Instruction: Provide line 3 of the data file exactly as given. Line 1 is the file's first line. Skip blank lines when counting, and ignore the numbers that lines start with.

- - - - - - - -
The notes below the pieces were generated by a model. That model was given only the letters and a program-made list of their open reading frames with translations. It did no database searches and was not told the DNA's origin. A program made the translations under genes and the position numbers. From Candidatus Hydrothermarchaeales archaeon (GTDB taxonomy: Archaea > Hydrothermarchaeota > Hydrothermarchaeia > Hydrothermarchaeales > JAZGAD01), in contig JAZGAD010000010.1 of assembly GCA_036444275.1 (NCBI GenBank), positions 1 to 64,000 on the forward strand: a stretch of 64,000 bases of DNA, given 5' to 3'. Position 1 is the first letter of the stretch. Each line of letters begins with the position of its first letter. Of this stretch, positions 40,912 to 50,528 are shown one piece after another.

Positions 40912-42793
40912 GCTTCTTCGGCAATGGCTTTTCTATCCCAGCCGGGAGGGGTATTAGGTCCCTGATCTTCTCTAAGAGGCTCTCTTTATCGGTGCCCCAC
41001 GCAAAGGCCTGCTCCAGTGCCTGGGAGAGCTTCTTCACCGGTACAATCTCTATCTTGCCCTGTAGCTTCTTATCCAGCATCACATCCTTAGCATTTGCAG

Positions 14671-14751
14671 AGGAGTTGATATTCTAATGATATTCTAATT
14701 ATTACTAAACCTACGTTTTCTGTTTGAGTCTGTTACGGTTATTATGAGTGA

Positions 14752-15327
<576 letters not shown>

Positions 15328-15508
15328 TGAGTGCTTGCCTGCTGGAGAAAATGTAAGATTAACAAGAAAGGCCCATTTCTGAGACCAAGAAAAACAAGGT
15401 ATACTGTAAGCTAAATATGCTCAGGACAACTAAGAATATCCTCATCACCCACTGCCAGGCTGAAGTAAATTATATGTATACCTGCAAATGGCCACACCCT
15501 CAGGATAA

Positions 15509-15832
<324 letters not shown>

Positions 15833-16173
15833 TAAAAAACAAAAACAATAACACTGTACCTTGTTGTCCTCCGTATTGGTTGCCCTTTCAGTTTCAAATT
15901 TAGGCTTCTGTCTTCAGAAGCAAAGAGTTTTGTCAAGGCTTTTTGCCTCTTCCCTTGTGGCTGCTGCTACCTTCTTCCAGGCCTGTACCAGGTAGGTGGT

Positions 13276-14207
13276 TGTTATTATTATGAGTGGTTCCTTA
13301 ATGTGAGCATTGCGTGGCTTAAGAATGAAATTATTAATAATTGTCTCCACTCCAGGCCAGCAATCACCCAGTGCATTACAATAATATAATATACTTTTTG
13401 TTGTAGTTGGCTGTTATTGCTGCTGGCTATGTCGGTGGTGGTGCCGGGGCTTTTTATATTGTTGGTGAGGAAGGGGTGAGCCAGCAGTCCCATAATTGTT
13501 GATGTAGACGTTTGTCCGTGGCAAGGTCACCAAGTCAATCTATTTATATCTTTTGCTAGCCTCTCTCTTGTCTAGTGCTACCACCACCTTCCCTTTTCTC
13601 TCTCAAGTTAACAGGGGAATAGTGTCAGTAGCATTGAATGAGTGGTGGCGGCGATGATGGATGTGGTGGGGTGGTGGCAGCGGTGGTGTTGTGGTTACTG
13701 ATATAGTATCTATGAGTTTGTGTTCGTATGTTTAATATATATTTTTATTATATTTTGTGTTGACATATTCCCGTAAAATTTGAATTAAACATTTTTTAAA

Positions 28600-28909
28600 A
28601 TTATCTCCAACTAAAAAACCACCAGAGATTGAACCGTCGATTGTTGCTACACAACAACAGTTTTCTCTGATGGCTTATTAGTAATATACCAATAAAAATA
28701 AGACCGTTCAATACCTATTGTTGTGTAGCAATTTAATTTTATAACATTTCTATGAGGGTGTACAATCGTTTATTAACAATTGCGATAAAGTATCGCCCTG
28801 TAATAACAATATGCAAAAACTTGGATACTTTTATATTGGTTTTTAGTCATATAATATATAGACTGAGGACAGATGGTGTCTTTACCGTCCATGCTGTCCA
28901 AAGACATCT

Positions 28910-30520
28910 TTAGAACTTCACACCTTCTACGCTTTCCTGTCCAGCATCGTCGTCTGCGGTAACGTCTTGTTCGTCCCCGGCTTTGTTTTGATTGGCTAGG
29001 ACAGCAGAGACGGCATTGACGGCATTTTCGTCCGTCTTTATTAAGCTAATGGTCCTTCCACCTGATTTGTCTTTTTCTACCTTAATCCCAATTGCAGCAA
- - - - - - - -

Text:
40912 GCTTCTTCGGCAATGGCTTTTCTATCCCAGCCGGGAGGGGTATTAGGTCCCTGATCTTCTCTAAGAGGCTCTCTTTATCGGTGCCCCAC